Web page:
Lenders usually require PMI on loans with an initial loan-to-value ratio higher than 80%, particularly if the lenders sell the loans on the secondary mortgage market. Historically, PMI could stay on a mortgage for the full 30-year term or until the loan was paid off, unless the borrower requested its removal and the lender or holder of the loan agreed. Fannie Mae and Freddie Mac have for years permitted cancellation of the insurance for borrowers with good payment histories whose equity reaches 20%. But no federal law and only a few state laws, like Connecticut's, required anyone to inform borrowers of this option.
Connecticut law allows state-chartered banks to make loans above a 90% loan-to-value ratio if they are covered by a PMI policy from a private mortgage guaranty company licensed by the insurance commissioner to do business in the state and approved by the banking commissioner (CGS § 36a-261(I)(8)).
Unless it is cancelled, the original PMI contract lasts for the life of the loan. Refinancing at any point removes that particular coverage, but it is up to the new lender to decide if PMI is needed on the new loan, based on the new loan-to-value ratio.
At the state level, the Insurance Department licenses private mortgage insurance companies and the Banking Department administers a law requiring lenders to make certain disclosures to borrowers about PMI. The law requires any lender making a consumer first mortgage loan on one- to four-family residential property to disclose to the borrower at the time he files the loan application:
1. that the insurance's purpose is to protect the lender against loss if the borrower defaults on his payments;
2. that the insurance is required as a condition of obtaining the mortgage and under what, if any, conditions the lender may release the borrower from this obligation; and
3. a good faith estimate of the insurance's initial cost and monthly cost (but if the loan is subject to the federal Real Estate Settlement Procedures Act (RESPA), as most consumer mortgages to purchase a home are, the law allows the lender, in place of these estimates, to state that the cost will be disclosed on the RESPA closing costs disclosure).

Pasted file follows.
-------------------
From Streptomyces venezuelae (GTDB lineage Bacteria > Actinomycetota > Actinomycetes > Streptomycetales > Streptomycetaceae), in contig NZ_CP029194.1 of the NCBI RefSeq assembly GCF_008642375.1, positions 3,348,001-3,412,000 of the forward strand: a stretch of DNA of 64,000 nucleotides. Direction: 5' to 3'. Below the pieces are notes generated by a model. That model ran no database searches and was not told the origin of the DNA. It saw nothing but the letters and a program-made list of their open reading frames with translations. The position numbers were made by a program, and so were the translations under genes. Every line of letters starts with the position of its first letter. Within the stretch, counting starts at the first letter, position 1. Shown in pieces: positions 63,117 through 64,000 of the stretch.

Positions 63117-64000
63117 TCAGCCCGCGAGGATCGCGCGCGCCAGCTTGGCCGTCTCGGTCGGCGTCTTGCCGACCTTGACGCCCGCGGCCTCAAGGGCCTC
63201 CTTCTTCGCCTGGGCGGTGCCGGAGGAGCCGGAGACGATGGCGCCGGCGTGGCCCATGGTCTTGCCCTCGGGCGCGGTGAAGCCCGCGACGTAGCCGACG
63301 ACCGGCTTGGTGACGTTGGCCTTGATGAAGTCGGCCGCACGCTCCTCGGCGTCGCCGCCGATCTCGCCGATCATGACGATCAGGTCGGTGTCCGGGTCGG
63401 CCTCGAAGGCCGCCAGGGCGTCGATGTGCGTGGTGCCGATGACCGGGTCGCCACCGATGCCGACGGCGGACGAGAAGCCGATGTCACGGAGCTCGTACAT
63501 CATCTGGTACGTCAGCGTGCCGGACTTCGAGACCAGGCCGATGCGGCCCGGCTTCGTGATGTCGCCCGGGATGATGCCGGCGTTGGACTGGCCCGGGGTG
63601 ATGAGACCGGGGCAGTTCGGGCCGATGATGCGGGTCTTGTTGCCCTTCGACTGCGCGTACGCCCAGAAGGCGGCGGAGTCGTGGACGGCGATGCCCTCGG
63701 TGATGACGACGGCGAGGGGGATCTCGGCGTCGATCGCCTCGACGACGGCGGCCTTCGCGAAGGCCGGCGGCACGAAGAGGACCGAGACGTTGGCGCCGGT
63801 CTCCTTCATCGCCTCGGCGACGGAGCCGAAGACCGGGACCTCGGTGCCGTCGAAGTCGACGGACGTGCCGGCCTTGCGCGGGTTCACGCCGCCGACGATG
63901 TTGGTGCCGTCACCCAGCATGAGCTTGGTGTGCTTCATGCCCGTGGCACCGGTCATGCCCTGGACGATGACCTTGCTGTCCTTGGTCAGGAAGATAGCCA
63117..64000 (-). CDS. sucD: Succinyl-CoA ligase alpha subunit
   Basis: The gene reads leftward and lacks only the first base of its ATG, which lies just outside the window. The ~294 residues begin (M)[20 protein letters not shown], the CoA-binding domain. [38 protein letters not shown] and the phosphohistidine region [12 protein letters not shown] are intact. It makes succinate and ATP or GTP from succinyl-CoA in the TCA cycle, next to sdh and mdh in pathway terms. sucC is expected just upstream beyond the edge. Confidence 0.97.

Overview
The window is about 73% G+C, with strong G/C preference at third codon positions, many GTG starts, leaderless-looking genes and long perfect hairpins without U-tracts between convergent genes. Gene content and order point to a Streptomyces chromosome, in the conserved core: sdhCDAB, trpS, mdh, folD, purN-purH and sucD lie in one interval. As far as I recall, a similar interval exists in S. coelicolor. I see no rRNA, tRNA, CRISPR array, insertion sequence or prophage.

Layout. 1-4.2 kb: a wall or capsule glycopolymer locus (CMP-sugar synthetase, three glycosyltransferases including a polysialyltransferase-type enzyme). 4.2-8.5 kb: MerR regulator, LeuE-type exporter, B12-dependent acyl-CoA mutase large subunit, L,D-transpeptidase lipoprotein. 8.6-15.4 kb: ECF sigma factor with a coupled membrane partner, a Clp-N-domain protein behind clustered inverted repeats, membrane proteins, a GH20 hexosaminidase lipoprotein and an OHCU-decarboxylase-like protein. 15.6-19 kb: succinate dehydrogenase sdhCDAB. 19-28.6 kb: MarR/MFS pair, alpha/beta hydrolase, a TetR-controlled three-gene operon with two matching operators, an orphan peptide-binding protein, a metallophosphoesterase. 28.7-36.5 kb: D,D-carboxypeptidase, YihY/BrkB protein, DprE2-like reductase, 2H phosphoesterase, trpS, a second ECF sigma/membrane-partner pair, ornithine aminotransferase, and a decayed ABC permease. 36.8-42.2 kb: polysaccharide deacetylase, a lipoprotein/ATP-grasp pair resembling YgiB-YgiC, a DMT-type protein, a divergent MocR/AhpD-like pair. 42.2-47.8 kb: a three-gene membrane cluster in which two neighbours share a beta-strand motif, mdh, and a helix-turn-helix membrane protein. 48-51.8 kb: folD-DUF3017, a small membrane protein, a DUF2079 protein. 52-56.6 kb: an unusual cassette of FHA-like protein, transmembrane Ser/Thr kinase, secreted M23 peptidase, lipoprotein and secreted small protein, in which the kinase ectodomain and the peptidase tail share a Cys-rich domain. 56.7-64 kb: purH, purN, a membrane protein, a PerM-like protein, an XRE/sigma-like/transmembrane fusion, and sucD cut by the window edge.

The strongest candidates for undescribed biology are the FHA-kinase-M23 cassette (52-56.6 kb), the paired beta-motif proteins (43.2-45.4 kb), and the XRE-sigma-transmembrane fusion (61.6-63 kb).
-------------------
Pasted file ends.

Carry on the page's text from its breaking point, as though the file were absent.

Under the state law, a lender that does not require mortgage insurance but does charge a higher interest rate for residential first mortgage loans above an 80% loan-to-value ratio must disclose this fact to the applicant when he files the application.
The law exempts from these disclosure requirements any first mortgage loan insured or guaranteed by any federal, state, or municipal government or quasi-government agency that requires such insurance for the loan (CGS §§ 36a-725, 36a-726).
At the federal level, new legislation (1) requires lenders, at the borrower's request, to remove the insurance if certain conditions are met when the loan balance sinks to 80% of the property's value, (2) requires automatic termination of the insurance at 78% under certain conditions, and (3) mandates specific disclosures of the borrower's rights concerning cancellation for both new and existing mortgages. The new law preempts inconsistent state laws, except for certain states that have existing requirements that are not inconsistent with the federal law (California, Connecticut, Maryland, Massachusetts, Minnesota, Missouri, New York, and Texas, according to an article in the Congressional Quarterly, p.1952, 7/18/98).
THE HOMEOWNERS PROTECTION ACT OF 1998
PL 105-216 (S. 318), requires the lender to cancel private mortgage insurance on a residential mortgage loan transaction on a single-family home that is entered into on or after July 29, 1999 if the borrower submits a written request for cancellation to the loan servicer. In order to cancel, the borrower must also have a good payment history on the loan and satisfy the mortgage holder's other requirements for evidence that the property's value has not declined below its original value and that the borrower's equity is unencumbered by a subordinate lien.